LOS ANGELES (AP) — The Dodgers are in ongoing negotiations with ace Clayton Kershaw, and they still need to resolve the future of manager Dave Roberts, too.
According to president of baseball operations Andrew Friedman, the talks with Kershaw’s camp are “ongoingly pleasant.”
The three-time NL Cy Young Award winner and the team agreed to extend the deadline on Kershaw’s opt-out decision by 40 hours until 1 p.m. PDT Friday.
Kershaw can opt out of the last two years and $65 million of his contract to become a free agent for the first time in an 11-year big league career spent entirely with the Dodgers.
If he chooses free agency, Kershaw could negotiate with any team, including the Dodgers.
“He’s made as much of an impact as you can on an organization in terms of the success we’ve had,” Friedman said Thursday. “Not just on the field but from a culture standpoint in terms of bringing up young pitchers and emulating the work ethic, the drive.”
Kershaw signed a $215 million, seven-year contract in January 2014 that calls for salaries of $32 million next year and $33 million in 2020. He was 9-5 with a 2.73 ERA this season.
The Dodgers and Roberts discussed a contract extension going back to spring training without reaching a deal. Roberts has said he expects to be back next year.
“It wasn’t an issue at all to kind of table it and pick it up when we were done playing,” Friedman said.
Both Friedman and general manager Farhan Zaidi expressed support for Roberts, who got booed during the World Series for some of his on-field decisions.
“We both feel very strongly that those strategic decisions are the result of a process,” Zaidi said. “We believe and we continue to have full confidence in his process. I also think when you start putting the microscope on little individual decisions it’s also taking credit away from the other team. The Red Sox were a terrific team.”
Zaidi said Roberts’ coaching staff will be brought back next season.
The Dodgers dropped under the luxury tax threshold this year after paying nearly $150 million over the previous five seasons, although Friedman wouldn’t say if Los Angeles plans to be under next year’s $206 million threshold.
“There’s no question that we have plenty of resources to win a World Series next year,” he said. “The talent on hand and the flexibility to do that I think is definitely there.”
Earlier this week, MLB.com reported rival San Francisco was interested in talking to Zaidi about a job in its baseball operations department. Zaidi previously spent a decade working in Oakland’s front office before joining the Dodgers four years ago.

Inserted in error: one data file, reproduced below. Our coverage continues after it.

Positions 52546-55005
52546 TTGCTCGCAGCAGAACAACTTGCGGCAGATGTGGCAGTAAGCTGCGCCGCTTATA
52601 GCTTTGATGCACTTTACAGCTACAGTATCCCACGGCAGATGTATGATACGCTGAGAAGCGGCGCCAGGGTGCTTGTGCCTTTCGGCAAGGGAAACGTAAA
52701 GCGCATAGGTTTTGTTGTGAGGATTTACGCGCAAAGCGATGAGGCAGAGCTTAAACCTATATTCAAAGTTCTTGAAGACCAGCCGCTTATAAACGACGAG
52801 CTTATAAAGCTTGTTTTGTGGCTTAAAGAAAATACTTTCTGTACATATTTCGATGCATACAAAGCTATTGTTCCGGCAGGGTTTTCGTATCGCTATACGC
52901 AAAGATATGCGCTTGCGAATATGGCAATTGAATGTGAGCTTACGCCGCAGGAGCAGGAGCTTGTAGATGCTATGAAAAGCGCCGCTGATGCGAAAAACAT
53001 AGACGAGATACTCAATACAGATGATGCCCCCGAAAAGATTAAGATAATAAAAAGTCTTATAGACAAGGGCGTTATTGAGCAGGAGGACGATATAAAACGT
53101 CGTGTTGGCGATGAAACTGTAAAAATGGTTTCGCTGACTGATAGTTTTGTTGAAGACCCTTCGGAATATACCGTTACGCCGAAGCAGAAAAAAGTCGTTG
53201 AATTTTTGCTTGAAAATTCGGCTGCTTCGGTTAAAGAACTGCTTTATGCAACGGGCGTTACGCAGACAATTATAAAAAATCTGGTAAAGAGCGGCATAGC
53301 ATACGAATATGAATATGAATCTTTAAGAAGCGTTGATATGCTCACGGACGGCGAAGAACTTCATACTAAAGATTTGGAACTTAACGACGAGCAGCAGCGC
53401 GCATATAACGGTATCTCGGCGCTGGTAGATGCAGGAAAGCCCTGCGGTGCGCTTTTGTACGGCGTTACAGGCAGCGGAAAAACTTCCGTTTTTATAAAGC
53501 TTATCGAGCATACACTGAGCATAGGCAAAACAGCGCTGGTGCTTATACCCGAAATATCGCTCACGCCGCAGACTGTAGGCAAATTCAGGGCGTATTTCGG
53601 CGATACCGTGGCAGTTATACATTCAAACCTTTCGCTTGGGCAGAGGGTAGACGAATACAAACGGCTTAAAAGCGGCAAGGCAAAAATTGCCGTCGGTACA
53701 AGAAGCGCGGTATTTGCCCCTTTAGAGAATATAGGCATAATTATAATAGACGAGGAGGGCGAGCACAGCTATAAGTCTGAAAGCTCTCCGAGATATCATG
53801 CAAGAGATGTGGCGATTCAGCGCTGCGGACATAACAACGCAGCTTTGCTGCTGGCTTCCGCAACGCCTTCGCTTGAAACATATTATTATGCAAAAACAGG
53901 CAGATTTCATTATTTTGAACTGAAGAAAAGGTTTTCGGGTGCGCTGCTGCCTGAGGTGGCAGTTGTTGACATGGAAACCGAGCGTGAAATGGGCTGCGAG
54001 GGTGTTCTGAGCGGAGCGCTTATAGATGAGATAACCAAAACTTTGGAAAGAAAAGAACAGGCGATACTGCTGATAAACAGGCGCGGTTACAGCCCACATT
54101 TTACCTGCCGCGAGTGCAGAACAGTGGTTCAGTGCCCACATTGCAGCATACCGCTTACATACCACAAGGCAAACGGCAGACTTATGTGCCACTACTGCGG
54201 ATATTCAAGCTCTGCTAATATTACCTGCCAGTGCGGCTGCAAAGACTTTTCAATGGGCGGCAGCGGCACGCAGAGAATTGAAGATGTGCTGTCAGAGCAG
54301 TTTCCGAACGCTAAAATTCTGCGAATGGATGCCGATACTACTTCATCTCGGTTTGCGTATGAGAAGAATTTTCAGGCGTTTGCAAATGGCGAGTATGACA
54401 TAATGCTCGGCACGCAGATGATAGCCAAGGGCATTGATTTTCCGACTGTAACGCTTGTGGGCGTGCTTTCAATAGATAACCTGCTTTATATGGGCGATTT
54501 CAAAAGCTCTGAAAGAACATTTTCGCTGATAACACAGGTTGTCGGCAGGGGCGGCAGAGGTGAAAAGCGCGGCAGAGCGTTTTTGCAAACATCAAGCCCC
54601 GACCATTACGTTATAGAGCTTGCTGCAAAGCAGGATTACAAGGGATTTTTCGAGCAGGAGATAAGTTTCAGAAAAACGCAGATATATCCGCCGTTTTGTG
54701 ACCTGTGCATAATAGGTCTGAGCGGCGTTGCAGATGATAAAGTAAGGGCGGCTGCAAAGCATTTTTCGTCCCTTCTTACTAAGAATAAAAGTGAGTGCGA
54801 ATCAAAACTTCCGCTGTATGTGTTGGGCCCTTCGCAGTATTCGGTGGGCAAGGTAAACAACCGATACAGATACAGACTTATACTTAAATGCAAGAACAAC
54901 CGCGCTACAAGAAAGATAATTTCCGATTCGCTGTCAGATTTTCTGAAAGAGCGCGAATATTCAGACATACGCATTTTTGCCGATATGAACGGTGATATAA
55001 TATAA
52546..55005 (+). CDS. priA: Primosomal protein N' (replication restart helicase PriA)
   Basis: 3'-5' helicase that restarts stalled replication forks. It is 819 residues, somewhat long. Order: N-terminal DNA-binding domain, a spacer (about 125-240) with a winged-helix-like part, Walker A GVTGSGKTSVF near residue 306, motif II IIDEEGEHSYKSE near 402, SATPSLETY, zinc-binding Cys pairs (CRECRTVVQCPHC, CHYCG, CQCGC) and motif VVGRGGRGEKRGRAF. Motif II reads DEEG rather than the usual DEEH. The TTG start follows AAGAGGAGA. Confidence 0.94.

“I’m not going to comment on that,” he said. “Right now my focus is on the Dodgers until you guys tell me otherwise.”
The team’s top free agents are:
— Manny Machado. The shortstop was acquired from Baltimore in July and played outstanding defense. But he hit .182 in the World Series and drew ire for his admitted lack of hustle and overly aggressive base-running that earned him a $10,000 fine from Major League Baseball.
“It wasn’t a great look,” Friedman said. “I don’t think it got to the fact that he didn’t care. I think he did care and his teammates really liked him and respected him.”
Corey Seager continues recovering from Tommy John and hip surgeries, and the Dodgers expect him back at short in time for opening day.
— Hyun-Jin Ryu. The 31-year-old South Korean pitcher has spent his entire five-year MLB career with the Dodgers. The left-hander was 7-3 with a 1.97 ERA in 15 regular-season starts and spent time on the disabled list with a groin injury. He stumbled in the NL Championship Series and World Series.
— Yasmani Grandal. The catcher went 4 for 29 with 15 strikeouts in the postseason. He struggled defensively in the NLCS and was replaced by Austin Barnes.
The remaining free agents are relievers John Axford, Daniel Hudson and Ryan Madson, and second baseman Brian Dozier.
“I’m sure there will be some turnover,” Friedman said. “How much it’s tough to say right now.”
The Dodgers got one bit of business completed Thursday night, agreeing to terms with David Freese on a one-year contract after the club option of $6 million was declined.
The 35-year-old infielder joined the team in August after a trade from Pittsburgh.
Freese was 8 for 22 with two home runs, six RBIs and a walk in 14 postseason games while platooning at first base. He hit .385 in 19 regular-season games with Los Angeles.
With Chase Utley having just retired, Freese could fill his veteran leadership role in the clubhouse.
Also Thursday, the Dodgers acquired infielder Justin Yurchak from the Chicago White Sox for left-handed pitcher Manny Banuelos.
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